06/30/2016 02:06 pm ET Updated Jul 01, 2017

Why Inequity Is The Biggest Issue In Public Education

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What are the biggest problems with public education today? originally appeared on Quora - the knowledge sharing network where compelling questions are answered by people with unique insights.

Answer by Sarah Lubienski, Mathematics Education Professor, University of Illinois, on Quora.


If we look at NAEP scores since 1990, there has been a marked increase in scores (see Washington Post blog on this). However, persistent disparities based on race and socioeconomic status have remained.

Some might feel that such disparities will simply always be with us and schools cannot change that. But the fact that Black fourth graders' 2007 NAEP math scores were higher than those of White fourth graders' scores in 1990 means that Black students certainly can learn as much as White students (or more) if given the opportunity. Additionally, some past analyses have revealed that our top states and districts score as high as the top countries in the world -- we are certainly capable of offering a rich, cutting-edge education to students in the U.S.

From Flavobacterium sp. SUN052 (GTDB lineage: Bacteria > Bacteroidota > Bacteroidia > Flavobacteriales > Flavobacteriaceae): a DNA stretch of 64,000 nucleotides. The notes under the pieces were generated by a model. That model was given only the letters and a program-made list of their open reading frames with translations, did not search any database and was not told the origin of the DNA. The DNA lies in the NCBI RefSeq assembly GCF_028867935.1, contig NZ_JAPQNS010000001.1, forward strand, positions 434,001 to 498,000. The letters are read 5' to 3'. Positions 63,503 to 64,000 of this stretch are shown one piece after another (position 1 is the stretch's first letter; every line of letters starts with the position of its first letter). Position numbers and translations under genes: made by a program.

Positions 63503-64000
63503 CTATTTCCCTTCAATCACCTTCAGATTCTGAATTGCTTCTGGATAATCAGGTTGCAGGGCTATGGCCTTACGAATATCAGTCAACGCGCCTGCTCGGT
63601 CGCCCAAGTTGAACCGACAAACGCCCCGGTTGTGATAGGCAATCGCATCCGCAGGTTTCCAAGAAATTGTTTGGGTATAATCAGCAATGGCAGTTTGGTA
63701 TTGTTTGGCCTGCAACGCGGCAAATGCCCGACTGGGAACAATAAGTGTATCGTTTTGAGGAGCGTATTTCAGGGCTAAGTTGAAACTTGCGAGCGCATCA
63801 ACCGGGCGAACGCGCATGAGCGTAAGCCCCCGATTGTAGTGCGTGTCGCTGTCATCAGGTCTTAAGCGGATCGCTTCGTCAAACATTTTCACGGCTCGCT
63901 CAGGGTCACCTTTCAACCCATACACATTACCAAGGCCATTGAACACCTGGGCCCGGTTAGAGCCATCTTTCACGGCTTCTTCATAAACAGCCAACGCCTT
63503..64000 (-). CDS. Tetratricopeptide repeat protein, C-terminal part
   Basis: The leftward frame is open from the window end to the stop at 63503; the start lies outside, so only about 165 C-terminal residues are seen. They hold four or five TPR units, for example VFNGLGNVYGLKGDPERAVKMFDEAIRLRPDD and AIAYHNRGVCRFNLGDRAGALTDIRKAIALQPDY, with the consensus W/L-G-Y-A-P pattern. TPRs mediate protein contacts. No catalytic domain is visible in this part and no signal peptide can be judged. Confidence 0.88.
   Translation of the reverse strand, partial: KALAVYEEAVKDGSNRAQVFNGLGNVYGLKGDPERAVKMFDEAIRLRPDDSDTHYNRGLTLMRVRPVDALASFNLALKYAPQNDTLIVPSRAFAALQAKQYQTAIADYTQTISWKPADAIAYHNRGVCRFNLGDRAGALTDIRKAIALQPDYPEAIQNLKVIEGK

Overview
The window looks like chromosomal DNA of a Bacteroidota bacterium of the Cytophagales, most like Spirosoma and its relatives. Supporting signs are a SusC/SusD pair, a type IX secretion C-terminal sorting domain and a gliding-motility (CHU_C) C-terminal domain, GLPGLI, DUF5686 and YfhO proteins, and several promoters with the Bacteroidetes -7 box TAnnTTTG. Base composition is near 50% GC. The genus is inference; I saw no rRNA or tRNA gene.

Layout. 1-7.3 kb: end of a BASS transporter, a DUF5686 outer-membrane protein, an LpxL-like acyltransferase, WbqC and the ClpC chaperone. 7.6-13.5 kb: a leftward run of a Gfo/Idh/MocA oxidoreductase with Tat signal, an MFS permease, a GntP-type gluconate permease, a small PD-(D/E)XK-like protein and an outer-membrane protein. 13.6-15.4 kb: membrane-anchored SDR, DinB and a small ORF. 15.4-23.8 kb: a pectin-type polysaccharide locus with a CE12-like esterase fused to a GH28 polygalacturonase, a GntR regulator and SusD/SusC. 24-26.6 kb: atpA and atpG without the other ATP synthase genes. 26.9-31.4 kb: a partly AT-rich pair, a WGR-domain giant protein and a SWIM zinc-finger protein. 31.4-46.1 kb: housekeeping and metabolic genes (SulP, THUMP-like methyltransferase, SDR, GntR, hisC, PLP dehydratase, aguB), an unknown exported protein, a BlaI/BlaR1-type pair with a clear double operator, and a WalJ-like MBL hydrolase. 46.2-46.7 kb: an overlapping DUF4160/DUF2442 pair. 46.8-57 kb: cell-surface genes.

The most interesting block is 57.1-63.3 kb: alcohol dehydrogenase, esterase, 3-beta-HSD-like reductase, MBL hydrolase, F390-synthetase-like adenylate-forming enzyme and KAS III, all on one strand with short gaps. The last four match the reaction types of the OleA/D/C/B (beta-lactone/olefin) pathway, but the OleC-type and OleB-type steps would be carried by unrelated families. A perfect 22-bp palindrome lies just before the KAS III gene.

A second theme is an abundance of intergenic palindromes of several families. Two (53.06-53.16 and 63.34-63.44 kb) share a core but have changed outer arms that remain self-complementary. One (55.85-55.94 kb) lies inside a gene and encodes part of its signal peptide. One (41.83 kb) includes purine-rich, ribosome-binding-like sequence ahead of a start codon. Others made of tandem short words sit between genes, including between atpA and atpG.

However, the U.S. education system has deep inequities in terms of human and financial resources. I teach many international graduate students, and they are often struck by how odd it is that we in the U.S. voice strong concern about equity, but our education system is entrenched in inequality. Most notably, our school funding tends to rely on property taxes, resulting in the rich having better funded schools that can afford smaller class sizes, the most up-to-date curricula and can attract and retain the most marketable teachers. One graduate student from Turkey once asked why we don't assign teachers to schools to ensure that the least advantaged students have the best teachers. While that might seem like a radical solution to us, there are ways we could do more to break the pattern of high teacher turnover and disproportionate numbers of inexperienced teachers in our poorest schools (e.g., incentive programs for effective teachers that remain in high-needs schools).

We actually need to go beyond equal resources for schools, because our highest-need students require more resources than their counterparts who have every educational advantage. Hence, to achieve equity, we need to be prepared to invest more in our schools and students that have the greatest needs.

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